City and Regional Planning focuses on participatory and hands-on planning; sustainable and equitable communities; and urban design / placemaking. Lodged in a School of Architecture within a world-famous art school, the program values creative thinking as well as analysis.
The CRP features studio learning—with three studios instead of the usual one. Studios entail professional-level teamwork on real projects on behalf of civic and community clients from the city’s diverse neighborhoods. The largely interdisciplinary studios provide a rich environment for peer learning, reflection through action, honing skills, improving teamwork and leadership skills, and problem solving. The CRP draws its faculty from the top ranks of New York City’s vast array of civic and community organizations, public agencies, and national consultancies. These “scholar-practitioners” assure a practical outlook that emphasizes skills and best practices as much as theory.
In CRP students enjoy an extraordinary 80 percent success rate in finding meaningful internships and jobs while attending Pratt, in equal parts due to Pratt’s studio-based pedagogy, the contacts afforded by high-powered practitioner faculty, and courses running at night (just for this reason). The CRP program’s rate of employment six months after graduation is 95 percent—among the highest in the Institute.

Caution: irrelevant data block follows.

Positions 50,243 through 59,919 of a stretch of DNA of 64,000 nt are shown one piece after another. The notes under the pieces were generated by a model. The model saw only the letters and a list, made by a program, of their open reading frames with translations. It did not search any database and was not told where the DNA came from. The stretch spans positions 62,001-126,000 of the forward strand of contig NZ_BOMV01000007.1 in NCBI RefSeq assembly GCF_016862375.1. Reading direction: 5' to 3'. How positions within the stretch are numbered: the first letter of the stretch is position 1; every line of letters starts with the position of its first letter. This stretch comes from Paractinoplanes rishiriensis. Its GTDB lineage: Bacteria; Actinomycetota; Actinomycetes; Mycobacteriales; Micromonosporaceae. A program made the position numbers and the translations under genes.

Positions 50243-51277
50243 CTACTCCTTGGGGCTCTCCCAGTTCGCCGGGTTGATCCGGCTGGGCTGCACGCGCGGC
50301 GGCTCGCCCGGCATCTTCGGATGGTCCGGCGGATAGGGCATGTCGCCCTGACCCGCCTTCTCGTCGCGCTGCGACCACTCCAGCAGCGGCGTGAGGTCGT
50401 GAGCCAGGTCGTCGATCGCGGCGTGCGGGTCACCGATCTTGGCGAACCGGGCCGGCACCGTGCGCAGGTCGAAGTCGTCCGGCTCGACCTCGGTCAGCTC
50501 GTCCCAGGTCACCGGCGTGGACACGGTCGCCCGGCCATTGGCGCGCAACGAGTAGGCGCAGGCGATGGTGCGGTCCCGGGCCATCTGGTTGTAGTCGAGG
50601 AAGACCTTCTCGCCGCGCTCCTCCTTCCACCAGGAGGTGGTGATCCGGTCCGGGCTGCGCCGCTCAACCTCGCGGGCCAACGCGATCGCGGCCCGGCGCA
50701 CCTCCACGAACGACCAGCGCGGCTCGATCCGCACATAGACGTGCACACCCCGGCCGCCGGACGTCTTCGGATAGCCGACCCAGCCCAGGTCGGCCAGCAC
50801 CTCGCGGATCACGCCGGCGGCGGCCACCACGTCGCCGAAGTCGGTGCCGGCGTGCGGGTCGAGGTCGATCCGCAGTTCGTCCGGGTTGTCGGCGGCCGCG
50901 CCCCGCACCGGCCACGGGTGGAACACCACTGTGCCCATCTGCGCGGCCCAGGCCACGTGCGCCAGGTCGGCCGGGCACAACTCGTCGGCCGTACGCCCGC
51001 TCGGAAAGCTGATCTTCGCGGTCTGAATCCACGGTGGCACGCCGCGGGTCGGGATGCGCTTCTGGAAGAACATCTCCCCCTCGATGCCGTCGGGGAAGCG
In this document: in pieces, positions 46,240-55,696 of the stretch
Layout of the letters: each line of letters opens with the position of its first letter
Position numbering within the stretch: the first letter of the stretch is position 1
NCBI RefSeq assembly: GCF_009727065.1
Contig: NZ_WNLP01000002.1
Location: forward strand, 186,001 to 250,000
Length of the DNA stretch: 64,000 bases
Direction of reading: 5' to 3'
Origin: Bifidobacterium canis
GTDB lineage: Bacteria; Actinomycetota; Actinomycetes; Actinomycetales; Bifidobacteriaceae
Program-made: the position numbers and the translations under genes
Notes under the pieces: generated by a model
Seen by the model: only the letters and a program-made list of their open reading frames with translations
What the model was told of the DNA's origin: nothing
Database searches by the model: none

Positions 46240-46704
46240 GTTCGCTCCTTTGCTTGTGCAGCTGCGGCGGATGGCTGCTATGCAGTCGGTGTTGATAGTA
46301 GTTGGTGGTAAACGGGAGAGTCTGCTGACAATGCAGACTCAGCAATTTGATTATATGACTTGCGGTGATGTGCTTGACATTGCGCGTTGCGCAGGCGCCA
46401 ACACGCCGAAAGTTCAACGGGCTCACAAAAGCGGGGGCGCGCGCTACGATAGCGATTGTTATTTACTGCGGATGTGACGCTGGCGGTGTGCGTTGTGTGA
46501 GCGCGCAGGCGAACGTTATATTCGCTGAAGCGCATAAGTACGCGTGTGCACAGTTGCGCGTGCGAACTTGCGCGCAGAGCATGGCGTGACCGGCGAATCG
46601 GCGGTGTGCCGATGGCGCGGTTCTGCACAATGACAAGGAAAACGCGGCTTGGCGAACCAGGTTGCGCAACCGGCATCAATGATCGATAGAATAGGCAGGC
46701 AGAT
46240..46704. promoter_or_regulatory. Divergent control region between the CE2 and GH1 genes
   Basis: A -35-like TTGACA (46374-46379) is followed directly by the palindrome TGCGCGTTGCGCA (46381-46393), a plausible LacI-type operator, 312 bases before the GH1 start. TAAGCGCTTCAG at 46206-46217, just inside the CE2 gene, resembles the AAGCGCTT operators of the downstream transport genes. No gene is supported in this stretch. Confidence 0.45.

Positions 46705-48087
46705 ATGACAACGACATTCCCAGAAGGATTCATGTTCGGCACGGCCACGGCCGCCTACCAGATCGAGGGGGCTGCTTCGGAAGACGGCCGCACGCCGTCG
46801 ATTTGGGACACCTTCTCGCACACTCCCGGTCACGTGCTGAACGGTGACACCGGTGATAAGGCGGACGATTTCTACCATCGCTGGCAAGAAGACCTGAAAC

Interdisciplinary and specialized study
The CRP is part of the Programs for Sustainable Planning and Development (PSPD). Once completing the core coursework in the CRP program, students are free to take electives in the three other PSPD programs, allowing for cross-disciplinary specialization as well as experimentation. Further, the CRP and other PSPD programs can be sequenced to allow students to graduate with two advanced degrees at considerable savings in time and money, including the potential for a single thesis for both degrees. Finally, an open door allows CRP students to take selected courses at Brooklyn Law School. CRP students can even pursue a joint degree in city planning and law.
The PSPD further provides CRP students with the ability to specialize in one of six focus areas (each with its own advisor), in addition to being able to design their own degree. The most common focus areas are as follows (in order of popularity):
- Community Development
- Physical Planning and Contextual Urban Design
- Placemaking and Transportation
- Sustainability and Resiliency Planning
- Preservation Planning
- Progressive Real Estate Practice